10% Human – Alanna Collen

I’m not well right now. I haven’t been for quite some time – my body is low-key, consistently letting me down, and we can’t quite figure out exactly how, or exactly why. So today, when I caught sight of Collen’s beautiful hardback sitting on a shelf, I flicked through the blurb and prologue, and in reading her story of hardcore antibiotics and the subsequent health mysteries she encountered, I experienced an absolute lightbulb moment.

I actually picked up the book thinking it a was a sci-fi type fiction. The interesting title – 10% Human – and the minimalist cover art caught my eye in the first instance… but this book seems so far to be a case of reality being stranger than sci-fi, with some striking similarities. Instead of made up planets, Collen leads the reader through the strange plains and terrains of the human body; instead of alien life in the stars, she introduces us to the alien colonies inside ourselves. At the time of writing, I have only reached chapter two (I was that excited to share this book!) but already the brave new world which Collen describes is completely riveting.

10-human (3)

The author’s writing style is incredibly accessible – I’m not particularly science-minded, but am following her threads easily enough. She makes the subject matter understandable without dumbing down to the point of being patronising, which as a reader I massively appreciate; there is jargon, but it is always contextualised and explained. Already, by chapter two, her narrative is patient and logical, setting the foundations clearly for the points she is trying to make. This is important, as some of these claims seem – on first glance – to be pretty wild; take the following extract from the reverse dust-jacket blurb:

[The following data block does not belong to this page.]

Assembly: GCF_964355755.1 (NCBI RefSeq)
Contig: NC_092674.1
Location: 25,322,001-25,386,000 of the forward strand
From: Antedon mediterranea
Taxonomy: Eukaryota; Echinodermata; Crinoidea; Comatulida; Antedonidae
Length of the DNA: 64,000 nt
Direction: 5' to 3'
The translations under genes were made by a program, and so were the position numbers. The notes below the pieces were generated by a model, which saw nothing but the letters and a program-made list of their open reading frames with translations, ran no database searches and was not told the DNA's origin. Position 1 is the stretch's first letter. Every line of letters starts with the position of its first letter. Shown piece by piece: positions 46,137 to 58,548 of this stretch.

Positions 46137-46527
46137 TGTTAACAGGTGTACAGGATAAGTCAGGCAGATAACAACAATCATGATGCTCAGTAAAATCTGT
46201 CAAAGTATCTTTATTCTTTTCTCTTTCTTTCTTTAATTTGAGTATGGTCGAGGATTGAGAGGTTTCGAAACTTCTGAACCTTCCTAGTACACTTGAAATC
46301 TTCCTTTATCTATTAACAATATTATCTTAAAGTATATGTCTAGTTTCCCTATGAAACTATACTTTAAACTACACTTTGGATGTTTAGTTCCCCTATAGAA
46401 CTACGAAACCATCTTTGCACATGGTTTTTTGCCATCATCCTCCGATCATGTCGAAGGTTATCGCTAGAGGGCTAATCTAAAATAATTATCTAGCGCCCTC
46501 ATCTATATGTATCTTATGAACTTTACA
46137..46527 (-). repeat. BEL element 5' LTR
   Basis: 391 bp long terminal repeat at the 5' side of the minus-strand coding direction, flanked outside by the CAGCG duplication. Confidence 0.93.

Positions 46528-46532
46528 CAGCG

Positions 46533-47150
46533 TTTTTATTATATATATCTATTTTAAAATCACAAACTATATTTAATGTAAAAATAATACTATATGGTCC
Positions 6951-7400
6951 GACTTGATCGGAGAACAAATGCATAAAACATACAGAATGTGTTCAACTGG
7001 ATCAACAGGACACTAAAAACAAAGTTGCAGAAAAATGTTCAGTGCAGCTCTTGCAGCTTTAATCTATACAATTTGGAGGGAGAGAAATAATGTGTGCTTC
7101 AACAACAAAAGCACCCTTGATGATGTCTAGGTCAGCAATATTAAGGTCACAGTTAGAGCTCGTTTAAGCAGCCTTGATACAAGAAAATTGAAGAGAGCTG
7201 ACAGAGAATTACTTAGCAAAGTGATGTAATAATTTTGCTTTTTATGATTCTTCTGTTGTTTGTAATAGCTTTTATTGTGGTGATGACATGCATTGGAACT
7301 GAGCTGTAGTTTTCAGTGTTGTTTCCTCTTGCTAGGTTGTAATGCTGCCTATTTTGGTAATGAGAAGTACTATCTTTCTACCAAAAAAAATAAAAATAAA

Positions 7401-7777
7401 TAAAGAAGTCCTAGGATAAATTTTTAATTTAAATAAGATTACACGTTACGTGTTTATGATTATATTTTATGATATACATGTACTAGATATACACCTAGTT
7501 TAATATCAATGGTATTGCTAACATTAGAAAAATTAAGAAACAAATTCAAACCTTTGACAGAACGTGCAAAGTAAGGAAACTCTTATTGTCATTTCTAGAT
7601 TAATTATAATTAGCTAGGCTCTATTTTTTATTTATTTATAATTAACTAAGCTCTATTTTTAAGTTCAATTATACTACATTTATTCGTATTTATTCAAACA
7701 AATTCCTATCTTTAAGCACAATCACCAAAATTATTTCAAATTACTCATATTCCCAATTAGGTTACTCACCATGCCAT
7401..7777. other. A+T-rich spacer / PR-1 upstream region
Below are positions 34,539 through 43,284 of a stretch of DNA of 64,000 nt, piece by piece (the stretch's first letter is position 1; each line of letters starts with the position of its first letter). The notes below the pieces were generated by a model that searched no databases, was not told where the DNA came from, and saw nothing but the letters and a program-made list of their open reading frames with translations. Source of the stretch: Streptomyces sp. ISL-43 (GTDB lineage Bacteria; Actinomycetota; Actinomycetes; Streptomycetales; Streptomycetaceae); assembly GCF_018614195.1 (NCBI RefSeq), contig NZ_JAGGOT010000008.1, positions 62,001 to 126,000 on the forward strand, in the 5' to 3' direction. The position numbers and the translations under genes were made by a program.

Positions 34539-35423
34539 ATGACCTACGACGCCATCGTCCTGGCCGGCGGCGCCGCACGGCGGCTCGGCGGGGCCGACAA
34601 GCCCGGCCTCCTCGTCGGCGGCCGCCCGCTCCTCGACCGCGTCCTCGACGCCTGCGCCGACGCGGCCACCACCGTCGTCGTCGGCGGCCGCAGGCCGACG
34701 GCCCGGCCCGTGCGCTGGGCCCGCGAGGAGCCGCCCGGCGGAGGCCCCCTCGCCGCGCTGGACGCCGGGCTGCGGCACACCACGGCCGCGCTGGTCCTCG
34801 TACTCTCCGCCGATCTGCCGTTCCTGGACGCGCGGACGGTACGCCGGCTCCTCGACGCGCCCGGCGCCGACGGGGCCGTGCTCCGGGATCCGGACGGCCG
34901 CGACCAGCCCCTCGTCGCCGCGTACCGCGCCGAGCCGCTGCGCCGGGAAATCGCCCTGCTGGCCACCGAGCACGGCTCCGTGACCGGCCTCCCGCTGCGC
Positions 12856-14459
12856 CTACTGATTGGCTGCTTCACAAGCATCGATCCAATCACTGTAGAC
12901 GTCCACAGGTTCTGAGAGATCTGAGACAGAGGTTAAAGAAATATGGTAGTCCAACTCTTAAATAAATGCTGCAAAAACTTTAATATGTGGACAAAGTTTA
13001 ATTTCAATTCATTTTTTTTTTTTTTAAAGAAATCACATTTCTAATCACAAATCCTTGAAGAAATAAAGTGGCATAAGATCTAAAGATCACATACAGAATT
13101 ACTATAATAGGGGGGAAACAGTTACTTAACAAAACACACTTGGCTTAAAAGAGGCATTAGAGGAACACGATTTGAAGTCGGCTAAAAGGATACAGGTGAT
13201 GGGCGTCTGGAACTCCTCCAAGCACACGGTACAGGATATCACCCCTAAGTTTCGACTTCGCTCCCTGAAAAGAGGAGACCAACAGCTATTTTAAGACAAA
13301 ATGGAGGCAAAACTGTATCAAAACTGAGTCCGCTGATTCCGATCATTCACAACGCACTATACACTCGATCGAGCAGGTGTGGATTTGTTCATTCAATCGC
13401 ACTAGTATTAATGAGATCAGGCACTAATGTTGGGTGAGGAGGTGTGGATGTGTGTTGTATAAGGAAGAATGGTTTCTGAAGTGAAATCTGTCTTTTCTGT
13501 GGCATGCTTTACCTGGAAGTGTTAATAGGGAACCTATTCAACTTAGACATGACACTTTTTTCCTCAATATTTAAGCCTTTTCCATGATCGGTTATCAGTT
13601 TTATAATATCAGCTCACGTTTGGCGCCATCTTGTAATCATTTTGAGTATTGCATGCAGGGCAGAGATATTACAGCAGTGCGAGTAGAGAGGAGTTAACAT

Have you ever wondered why so many people are overweight? Or why nearly half of youngsters have allergies? Has it ever seemed strange that depression is so common? Or that more and more children are being diagnosed with autism?

Now, I remain to be convinced that all of society’s ills (and illnesses) can be explained by unbalanced bugs… but honestly, so far this book is only switching on more lightbulbs for me and my own health issues. I recognise that by personally identifying with the author’s introductory story, I’m more likely to listen to what she has to say, but having said that, the book is not inaccessible or boring, and with every layperson being a ‘health expert’ these days, I’m sure it will find a ready audience.

I look forward to reading the rest of this fascinating book, and working out what I think about it here as I do! If you’d like to read along with me, or just find out more, then Alanna Collen’s website with her articles and appearances etc is here.

Disclaimer: This book was a very generous gift; but I promise, I was going to buy it anyway as it had so caught my eye!


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